In the summer of 1994 I took part in a charming workshop in the Romanian town of Sibiu. I responded to an invitation of the then operating Soros Centre in Bratislava, which had disseminated the workshop call. It was organised by Romanian Soros Centre. The workshop was held in an open-air museum of folk architecture. It was very bizarre, on the cultural side as much as on the participants’ side. There were some amazing female lecturers form the USA, all brisk energetic feminist intellectuals. At their home schools they lectured on philosophy, film theory and history. They all spoke several languages and showed us numerous good pieces from their archives. One Romanian film director who had apparently already at that time belonged to the stars of the Romanian showbiz, asked them climb a large wooden phallic sculpture as a part of a video exercise. And they, in their black Levis jeans, had managed it. Participants themselves were all nice and friendly artists, students and future filmmakers from Eastern Europe. In the evenings we screened examples of independent American filmmaking. We helped each other. We edited the daily footage recording it from camera to camera, and we ate, drank and fell in love with each other. The final outcome from the workshop was to be a personal documentary from the location. I asked the tractor train driver to move the train in front of my camera. The train offered some amazing views of the museum. And that etude with a dog in the street at the end of the video happened completely by chance. I filmed and edited the video directly in the camera. Via my walkman I added background music that blared over the museum outdoor loudspeakers. A report on the museum park was created that did not feature any actual events, places or real people. No video could match the intensity of the experience though. When we screened our videos as the conclusion of the workshop I was the only one of all the participants that received a diploma, kindly signed in hand. That does change one’s life, doesn’t it?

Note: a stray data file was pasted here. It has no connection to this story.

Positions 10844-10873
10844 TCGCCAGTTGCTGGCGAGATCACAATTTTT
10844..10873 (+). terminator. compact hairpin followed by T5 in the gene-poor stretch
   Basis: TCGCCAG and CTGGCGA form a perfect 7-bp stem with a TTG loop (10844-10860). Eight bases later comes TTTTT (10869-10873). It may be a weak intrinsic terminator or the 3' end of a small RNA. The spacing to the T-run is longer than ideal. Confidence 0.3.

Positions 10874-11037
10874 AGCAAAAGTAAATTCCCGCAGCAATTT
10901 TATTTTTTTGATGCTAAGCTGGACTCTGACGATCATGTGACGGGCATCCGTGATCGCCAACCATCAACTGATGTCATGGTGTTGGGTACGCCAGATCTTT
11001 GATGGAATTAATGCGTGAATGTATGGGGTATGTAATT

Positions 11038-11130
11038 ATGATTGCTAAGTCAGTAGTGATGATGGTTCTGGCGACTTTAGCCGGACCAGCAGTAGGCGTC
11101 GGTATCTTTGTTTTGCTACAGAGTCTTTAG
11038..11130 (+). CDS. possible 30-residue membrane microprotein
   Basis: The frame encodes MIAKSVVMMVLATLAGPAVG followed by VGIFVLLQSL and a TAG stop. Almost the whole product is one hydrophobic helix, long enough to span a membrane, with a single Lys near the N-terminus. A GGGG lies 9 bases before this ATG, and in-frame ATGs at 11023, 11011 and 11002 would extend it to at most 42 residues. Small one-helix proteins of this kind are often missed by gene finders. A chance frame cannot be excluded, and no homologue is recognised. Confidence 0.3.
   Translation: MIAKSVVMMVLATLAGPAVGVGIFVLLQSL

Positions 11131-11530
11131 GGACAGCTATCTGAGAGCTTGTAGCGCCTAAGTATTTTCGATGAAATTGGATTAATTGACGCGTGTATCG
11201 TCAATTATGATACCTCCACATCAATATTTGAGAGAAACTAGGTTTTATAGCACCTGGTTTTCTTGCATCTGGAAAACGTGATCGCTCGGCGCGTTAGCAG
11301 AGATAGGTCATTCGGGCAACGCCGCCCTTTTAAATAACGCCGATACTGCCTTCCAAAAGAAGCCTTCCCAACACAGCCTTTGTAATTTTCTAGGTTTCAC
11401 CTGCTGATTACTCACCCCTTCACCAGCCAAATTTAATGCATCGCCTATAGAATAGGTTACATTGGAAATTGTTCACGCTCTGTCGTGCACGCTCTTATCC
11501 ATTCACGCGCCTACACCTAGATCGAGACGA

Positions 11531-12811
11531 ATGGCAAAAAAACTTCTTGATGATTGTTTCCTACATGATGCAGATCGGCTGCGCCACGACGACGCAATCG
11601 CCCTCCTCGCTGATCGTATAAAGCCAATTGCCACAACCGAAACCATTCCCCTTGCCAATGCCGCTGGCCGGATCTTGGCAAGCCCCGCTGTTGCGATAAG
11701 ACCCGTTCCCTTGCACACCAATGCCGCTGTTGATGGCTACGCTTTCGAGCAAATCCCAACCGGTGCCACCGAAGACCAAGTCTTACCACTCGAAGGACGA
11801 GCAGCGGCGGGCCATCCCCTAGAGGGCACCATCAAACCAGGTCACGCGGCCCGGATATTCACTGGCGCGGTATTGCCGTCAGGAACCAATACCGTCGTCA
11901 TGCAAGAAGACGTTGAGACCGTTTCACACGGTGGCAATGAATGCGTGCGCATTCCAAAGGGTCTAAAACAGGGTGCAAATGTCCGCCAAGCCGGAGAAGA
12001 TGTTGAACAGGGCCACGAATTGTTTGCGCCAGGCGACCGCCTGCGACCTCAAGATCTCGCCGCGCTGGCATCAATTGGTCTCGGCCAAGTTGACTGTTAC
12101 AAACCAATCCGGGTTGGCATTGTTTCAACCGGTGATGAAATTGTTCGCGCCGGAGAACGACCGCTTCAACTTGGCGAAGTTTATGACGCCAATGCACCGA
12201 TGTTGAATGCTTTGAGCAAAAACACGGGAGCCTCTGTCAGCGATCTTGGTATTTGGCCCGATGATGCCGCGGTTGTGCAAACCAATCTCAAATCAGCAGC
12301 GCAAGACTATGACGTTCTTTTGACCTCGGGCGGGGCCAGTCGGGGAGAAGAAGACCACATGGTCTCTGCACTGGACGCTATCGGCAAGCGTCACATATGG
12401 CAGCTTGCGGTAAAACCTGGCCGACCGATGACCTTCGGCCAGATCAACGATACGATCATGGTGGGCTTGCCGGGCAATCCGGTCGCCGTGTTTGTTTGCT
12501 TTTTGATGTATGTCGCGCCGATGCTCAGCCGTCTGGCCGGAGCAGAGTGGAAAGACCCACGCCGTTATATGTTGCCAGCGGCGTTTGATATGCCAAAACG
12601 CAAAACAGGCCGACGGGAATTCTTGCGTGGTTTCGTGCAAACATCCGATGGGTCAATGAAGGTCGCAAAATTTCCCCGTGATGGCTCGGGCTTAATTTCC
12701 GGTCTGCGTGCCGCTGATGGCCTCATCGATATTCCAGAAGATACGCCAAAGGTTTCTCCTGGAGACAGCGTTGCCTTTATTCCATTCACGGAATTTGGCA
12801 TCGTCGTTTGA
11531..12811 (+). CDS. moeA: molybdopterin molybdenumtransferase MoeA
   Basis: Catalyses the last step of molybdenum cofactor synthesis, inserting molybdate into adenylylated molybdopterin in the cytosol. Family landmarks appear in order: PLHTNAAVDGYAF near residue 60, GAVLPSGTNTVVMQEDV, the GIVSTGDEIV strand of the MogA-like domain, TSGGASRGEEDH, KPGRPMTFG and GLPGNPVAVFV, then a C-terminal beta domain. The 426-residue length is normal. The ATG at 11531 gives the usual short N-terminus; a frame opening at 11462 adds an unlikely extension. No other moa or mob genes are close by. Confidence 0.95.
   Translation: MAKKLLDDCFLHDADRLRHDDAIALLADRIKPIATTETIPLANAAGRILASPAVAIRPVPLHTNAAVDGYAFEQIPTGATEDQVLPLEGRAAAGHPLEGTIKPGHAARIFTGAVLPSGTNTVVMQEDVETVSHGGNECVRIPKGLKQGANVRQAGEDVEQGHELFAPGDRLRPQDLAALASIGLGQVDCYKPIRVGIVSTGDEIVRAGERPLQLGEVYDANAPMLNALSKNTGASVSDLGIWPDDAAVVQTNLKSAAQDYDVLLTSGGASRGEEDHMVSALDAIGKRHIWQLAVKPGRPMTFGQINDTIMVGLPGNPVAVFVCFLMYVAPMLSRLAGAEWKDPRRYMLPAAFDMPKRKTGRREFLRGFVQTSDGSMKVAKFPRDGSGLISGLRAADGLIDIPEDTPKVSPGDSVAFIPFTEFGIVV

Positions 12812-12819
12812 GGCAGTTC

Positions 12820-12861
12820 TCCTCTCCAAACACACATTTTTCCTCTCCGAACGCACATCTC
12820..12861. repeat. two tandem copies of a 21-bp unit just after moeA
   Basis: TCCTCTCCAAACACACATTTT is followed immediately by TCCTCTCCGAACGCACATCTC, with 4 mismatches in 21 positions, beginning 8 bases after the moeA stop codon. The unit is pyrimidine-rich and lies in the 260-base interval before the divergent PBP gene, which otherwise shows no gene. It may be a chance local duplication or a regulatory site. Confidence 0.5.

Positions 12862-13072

Dušan Zahoranský (born in Havířov, 1972) is a sculptor. He studied the Academy of Fine Arts and design in Bratislava with Prof. Juraj Bartusz and since graduation he lives and works in Prague. He exhibits solo (for example Uncensored Version, Karlin Studios, Prague, 2010) in couples (for example with Robert Šalanda, Word for Word, MeetFactory, Prague, 2013) or in group exhibitions (for example The Exhibitor and His Spectators, The House of Arts Brno, 2011 or Form follows… risk, Futura, Prague, 2007). Besides his artistic practice he is also a university educator and an active figure in the Czech art scene. He was for example one of the founders of the Digital Laboratory (DigiLab) at AVU in Prague or a curator at MeetFactory.
In the Window to the VVP AVU videoarchive programme the AVU Research Center in Prague (VVP AVU) in conjunction with Artyčok.tv regularly release works from the VVP AVU video archive. The selection for Artyčok.tv focuses on older works (materials from the end of the 20th century), works bordering on video art, film and documentation, or on purely documentary materials related to the recent development of Czech and Slovak visual art.